When Jennifer Carroll MacNeill was preparing for her first budget as a Minister for State at the Department of Finance, she didn’t think she would be making the news for an incident unrelated to financial matters.
She took great umbrage at a pre-budget panel discussion in RTÉ when Sinn Féin whip Pádraig Mac Lochlainn told her his colleague Pearse Doherty “will put manners on you”. This was after she offered to explain to him how the Coalition’s tax cuts for workers would work.
The Fine Gael TD for Dún Laoghaire was reportedly “spitting feathers” after the incident and left the studio for a time to compose herself.
She has since written to Sinn Féin leader Mary Lou McDonald “as a member of the Oireachtas and as a fellow elected representative who is a woman” claiming Mac Lochlainn’s remarks were “misplaced and misogynistic” and asking her to address the matter “as you see fit”.
Sinn Féin’s defence is that Pádraig was not referring to Jennifer but to the Fine Gael party. It seems the Donegal TD was using a form of that well-known majestic plural, the royal we.
But the question around Leinster House was: would that not be the royal “youse”?
We are glad to report that the Minister of State carried on with her duties.
This included conducting a budget Q&A on Instagram. Here’s an absolute gem from the exercise, sadly now expired from the timeline.
“Budget 2024 – Any Questions?”
One came in from a chap hoping to get his foot on the property ladder.
“And what’s the best option to buy home for single man. Shared ownership?” he writes.
The Minister of State offers some excellent advice to this house hunter.
“Very much depends on where you’re living in the country and what you’re looking to buy, check out your local corecu.ie mortgage offerings or the local council schemes such as the Local Authority Home Loan or the Affordable Hole Purchase Scheme.”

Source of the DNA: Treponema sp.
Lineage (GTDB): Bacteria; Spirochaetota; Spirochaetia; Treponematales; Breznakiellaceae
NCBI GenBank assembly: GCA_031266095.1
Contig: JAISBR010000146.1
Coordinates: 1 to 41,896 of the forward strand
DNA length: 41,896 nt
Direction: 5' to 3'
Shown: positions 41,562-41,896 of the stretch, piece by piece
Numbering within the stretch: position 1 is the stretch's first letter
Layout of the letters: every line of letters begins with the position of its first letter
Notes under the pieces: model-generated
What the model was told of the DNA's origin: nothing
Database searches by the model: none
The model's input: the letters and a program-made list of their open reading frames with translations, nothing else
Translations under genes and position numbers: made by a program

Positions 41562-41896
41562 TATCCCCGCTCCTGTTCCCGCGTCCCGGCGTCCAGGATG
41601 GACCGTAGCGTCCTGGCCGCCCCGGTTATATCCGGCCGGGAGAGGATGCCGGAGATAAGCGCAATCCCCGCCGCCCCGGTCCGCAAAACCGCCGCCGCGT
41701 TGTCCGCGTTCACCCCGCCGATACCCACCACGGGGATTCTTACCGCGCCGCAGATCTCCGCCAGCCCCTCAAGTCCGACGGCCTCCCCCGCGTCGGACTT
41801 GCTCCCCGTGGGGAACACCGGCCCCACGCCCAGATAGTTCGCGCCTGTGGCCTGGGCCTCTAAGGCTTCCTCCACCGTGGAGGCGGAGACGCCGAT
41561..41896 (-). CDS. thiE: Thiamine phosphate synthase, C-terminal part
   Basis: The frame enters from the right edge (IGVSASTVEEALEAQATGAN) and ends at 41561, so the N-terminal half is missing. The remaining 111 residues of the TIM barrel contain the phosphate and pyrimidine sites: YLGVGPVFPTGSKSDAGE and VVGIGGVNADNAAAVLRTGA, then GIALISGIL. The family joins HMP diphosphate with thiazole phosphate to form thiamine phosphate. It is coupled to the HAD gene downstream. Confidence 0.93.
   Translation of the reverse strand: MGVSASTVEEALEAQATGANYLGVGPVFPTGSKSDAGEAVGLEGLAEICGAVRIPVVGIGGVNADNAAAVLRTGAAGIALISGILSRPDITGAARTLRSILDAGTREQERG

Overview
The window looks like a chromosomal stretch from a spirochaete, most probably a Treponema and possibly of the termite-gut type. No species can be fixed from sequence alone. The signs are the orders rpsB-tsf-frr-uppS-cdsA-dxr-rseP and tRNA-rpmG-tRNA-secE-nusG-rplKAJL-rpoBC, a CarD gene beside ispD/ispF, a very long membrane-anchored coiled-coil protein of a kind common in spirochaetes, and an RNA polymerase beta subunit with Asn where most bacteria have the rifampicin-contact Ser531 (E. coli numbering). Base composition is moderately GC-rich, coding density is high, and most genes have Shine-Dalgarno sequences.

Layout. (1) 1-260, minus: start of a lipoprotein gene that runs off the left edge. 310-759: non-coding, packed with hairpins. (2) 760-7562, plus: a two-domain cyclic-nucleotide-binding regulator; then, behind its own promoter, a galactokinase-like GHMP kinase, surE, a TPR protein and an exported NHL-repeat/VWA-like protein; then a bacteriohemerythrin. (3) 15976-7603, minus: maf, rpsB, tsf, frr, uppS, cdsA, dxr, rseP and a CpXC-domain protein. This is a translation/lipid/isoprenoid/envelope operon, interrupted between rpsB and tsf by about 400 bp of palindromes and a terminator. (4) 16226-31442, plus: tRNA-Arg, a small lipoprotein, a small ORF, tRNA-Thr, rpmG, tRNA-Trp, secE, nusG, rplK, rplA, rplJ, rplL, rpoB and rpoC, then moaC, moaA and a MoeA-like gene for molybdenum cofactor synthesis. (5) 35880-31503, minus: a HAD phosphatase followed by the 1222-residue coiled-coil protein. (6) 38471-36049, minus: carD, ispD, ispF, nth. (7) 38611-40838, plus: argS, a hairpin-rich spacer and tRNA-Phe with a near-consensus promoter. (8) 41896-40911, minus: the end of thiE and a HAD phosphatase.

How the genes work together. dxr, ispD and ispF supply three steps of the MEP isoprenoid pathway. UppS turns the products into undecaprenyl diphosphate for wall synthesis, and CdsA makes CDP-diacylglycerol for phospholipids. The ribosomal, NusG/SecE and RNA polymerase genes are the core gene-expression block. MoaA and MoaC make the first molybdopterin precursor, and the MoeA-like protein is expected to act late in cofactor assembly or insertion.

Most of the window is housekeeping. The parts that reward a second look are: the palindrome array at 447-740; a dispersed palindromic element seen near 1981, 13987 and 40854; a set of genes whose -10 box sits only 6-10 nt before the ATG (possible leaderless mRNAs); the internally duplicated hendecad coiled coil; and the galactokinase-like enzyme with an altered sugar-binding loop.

We never noticed this latest initiative in our budget summary.
Need a house young man? Buy an affordable hole.
Wait until the affordable shoe scheme is launched.
It’ll be a gamechanger for old women with large families.
Under the bus
It’s been a painful budget for Stephen Donnelly and Darragh O’Brien, two Ministers who have been run over so many times by the ubiquitous Leinster House bus that they don’t need official drivers anymore.
Just a couple of stamps will suffice for the Minister for Health and the Minister for Housing. They’re flat enough now to fit through any letterbox.
The Opposition, with Sinn Féin leading the charge, spent all week saying the Government flunked its budget test on health and housing, intimating that Fine Gael’s side of the Coalition managed to throw the two Ministers under the bus during negotiations.
Many of Stephen and Darragh’s Fianna Fáil colleagues suspect this is the case.
A suspicion greatly enhanced by the swift appearance of the Taoiseach’s glossy constituency budget leaflet, rushed out in jig time after the announcements.
“Dear Constituent, Here are the top 10 things you need to know about how Budget 2024 will put money back in people’s pockets and help families with the cost of living,” writes Leo to the voters of Dublin West, outlining all the ways Fine Gael has made their lives so much better.
It’s all good news.
Putting money back in pockets through tax measures.